UK oil and gas production efficiency rises to 73%
Production efficiency (PE) on the UK Continental Shelf (UKCS) has risen for a fourth consecutive year to 73%, according to a new publication released by the Oil and Gas Authority (OGA), representing an additional production of 12 million barrels of oil equivalent (boe) compared to 2015.
The report, UKCS Production Efficiency in 2016, compares actual production in 2016 to the theoretical maximum economic potential of the fields and associated infrastructure, compared to previous years. Data were collected as part of the OGA's 2016 UKCS Stewardship Survey, which allowed for a more in-depth analysis in key areas, for example in looking at the major causes of lost production.
PE is an important indicator for the industry and the OGA as a core element of production optimisation and asset stewardship performance. PE is also a key focus area for the Maximising Economic Recovery (MER) UK Asset Stewardship Task Force. In its Activity Plan 2017 and 2018, the OGA identified PE as a Key Performance Indicator (KPI) for industry, with a target of 80% PE for the UKCS by the end of 2018.
Recent years have seen the UKCS reverse the declining trend in both PE and overall production. From 2012 to 2016, losses have fallen by 157 million boe while production has risen by 34 million boe.
Other key points from the report include:
- In 2016, 38% of hubs met or exceeded the overall target of 80% for the UKCS, compared to 30% the previous year
- Over four years, increases of up to 57% (absolute) have been seen in operator production efficiency
- Since 2012 there has been cross industry improvement with 88% of operators increasing in efficiency
- Total losses in the UKCS were 210 million boe. Plant losses are the largest category in the Central North Sea (CNS), Northern North Sea (NNS) and West of Shetland (WoS), with the majority of losses caused by full plant outages
- In the Southern North Sea (SNS), wells is the largest loss category. This is due (at least in part) to the later life stage of the region and the resultant degradation of well productivity over time
- Water injection efficiency has increased by 3% in 2016 from 2015, delivering reduced loses and improving production
- In 2016 there was a potential 'prize' of an additional 160,000 boe a day equating to 59 million boe a year from all hubs hitting an average PE of 80% in the UKCS
Gunther Newcombe, OGA Operations Director, said: "Industry's combined persistence and focus on increased production efficiency in the UKCS has delivered an additional 12 million barrels in the past 12 months. This is playing an important role in delivering MER UK.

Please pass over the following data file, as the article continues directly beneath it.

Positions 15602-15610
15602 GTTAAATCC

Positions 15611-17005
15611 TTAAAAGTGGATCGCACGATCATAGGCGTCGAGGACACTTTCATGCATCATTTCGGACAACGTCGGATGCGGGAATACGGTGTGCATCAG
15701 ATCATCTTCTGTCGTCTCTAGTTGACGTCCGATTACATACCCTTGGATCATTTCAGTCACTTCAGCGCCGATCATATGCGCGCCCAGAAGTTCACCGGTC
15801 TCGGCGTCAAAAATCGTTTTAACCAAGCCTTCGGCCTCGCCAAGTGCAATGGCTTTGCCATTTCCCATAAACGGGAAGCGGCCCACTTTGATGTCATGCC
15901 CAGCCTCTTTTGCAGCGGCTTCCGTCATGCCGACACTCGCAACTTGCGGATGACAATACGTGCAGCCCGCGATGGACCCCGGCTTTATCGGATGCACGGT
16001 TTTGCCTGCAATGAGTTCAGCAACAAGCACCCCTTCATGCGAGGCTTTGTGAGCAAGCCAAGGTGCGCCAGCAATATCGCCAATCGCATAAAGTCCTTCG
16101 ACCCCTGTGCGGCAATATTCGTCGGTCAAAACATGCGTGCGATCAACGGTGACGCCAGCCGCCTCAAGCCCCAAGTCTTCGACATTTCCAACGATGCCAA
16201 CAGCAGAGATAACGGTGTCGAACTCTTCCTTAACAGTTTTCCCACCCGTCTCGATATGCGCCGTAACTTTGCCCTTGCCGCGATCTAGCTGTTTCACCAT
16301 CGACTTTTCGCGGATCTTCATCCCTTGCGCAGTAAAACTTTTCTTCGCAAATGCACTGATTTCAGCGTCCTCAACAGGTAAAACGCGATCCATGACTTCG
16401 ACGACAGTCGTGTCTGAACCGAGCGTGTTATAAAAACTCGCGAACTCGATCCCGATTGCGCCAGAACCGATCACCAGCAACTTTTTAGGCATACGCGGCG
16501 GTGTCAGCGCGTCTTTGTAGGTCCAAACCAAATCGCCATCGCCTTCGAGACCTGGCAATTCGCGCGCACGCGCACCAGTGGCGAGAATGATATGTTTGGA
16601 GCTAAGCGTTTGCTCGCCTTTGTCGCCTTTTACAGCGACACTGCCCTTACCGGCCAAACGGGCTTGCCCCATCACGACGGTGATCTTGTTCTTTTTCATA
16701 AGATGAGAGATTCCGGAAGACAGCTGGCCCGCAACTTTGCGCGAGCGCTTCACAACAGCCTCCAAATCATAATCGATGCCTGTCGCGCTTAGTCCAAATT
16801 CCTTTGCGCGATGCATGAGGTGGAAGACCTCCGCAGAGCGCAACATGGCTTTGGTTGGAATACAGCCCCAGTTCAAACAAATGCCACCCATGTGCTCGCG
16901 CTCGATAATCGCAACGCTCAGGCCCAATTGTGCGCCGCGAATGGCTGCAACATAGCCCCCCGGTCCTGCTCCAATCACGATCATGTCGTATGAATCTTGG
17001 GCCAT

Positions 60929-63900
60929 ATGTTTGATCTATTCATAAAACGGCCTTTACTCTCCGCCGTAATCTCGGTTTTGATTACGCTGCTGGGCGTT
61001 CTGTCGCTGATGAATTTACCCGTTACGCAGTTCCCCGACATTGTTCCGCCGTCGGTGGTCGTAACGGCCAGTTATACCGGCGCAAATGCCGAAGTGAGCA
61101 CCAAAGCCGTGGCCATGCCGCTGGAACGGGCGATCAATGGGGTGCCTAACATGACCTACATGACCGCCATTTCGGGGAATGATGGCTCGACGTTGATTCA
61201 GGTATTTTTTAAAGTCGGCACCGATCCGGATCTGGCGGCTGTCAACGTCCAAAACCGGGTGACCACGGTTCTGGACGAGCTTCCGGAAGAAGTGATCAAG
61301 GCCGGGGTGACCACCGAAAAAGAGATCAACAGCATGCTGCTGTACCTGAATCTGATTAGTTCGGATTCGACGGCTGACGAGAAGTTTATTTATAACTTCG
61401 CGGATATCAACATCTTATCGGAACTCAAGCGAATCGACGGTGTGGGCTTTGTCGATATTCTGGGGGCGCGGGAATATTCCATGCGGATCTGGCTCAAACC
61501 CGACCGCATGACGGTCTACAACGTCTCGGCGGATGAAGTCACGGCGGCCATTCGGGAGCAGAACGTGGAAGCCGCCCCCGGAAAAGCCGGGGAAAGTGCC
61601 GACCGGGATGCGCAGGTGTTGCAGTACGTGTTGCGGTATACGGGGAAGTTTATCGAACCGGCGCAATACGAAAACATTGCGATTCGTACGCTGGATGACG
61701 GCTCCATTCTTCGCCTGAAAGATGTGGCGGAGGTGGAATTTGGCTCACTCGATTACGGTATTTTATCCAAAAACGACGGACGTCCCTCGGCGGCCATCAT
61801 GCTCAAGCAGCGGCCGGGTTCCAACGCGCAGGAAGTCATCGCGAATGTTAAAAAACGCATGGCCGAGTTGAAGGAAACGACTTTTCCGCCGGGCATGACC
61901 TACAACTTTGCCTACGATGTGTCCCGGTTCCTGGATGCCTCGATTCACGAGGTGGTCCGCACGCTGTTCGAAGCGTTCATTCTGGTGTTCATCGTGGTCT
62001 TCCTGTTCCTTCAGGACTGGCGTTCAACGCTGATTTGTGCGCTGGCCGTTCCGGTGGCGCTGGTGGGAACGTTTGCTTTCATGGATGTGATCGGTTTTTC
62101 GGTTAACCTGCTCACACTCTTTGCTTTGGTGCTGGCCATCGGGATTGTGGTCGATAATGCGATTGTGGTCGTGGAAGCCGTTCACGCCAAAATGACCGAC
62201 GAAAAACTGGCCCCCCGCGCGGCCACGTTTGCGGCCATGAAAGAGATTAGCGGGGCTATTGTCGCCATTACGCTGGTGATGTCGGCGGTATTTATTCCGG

"There remains more work to be done to meet the OGA and industry's joint PE target of 80%. In 2016, there was the potential to increase UKCS production by 29 million barrels. If these projects were completed, this would have increased UKCS PE by another 3%.
"Operators in the UKCS today are working in a diverse landscape, many operating mature assets, in increasingly interdependent fields with vastly differing scales of production and ranges of efficiency. This report highlights no correlation between total size of production and efficiency with examples of highly efficient large producers, less efficient small producers and vice versa.
"We will continue to support all operators in their efforts to further increase PE through the OGA's tiered reviews and through the MER UK Asset Stewardship Task Force and its Production Efficiency Task Force, focusing on gas compression, shutdown and terminal infrastructure losses."
Matt Nicol, Production Efficiency Task Force (PETF) Chairman said: "The report highlights industry has improved for a fourth consecutive year, and increased PE from 60 to 73%. This is great progress but we still have more to do to achieve the 80% target.
"Plant losses have reduced significantly again, and the PETF's TAR and Gas Compression work groups have helped industry in these key areas. Export system losses are a concern, and the PETF formed the Terminals work group in 2016 to focus on this issue. I'd like to thank all the industry volunteers who provide their time and knowledge to support the PETF, and it's great to see their hard work making a real difference."
Mike Tholen, Oil & Gas UK's upstream policy director, said: "Improving Production Efficiency has been a firm priority for the industry over recent years. Oil & Gas UK set up a special task force to improve performance and to ensure good practice is shared and it is encouraging to see these efforts over the past four years have helped to improve production from existing assets. The Production Efficiency Task Force is concentrating on improving hub shutdowns, gas compression and terminals' performance to safely minimise operations downtime and maximise flow rates to achieve the target of 80% PE in 2018.”
Operators can be provided with a PE benchmark pack relating to their own data by making a request to the OGA at PPR.Team@ogauthority.co.uk.
Notes to editors:
- The UKCS Production Efficiency (PE) Report is available to download here
- For the purposes of this report, PE is defined as the total volume of hydrocarbons produced in 2016 as a percentage of economic maximum production potential and is based on guidelines drafted by the Society of Petroleum Engineers (Production Efficiency Reporting - Best Practice Guidelines)
- The OGA and its predecessors have historically engaged with operators on the subject of PE with the objective of seeing improvement over time. In November 2016 the OGA published its first annual Production Efficiency Report.
For more information, please contact the OGA press office:
Tel: +44 (0) 300 020 1072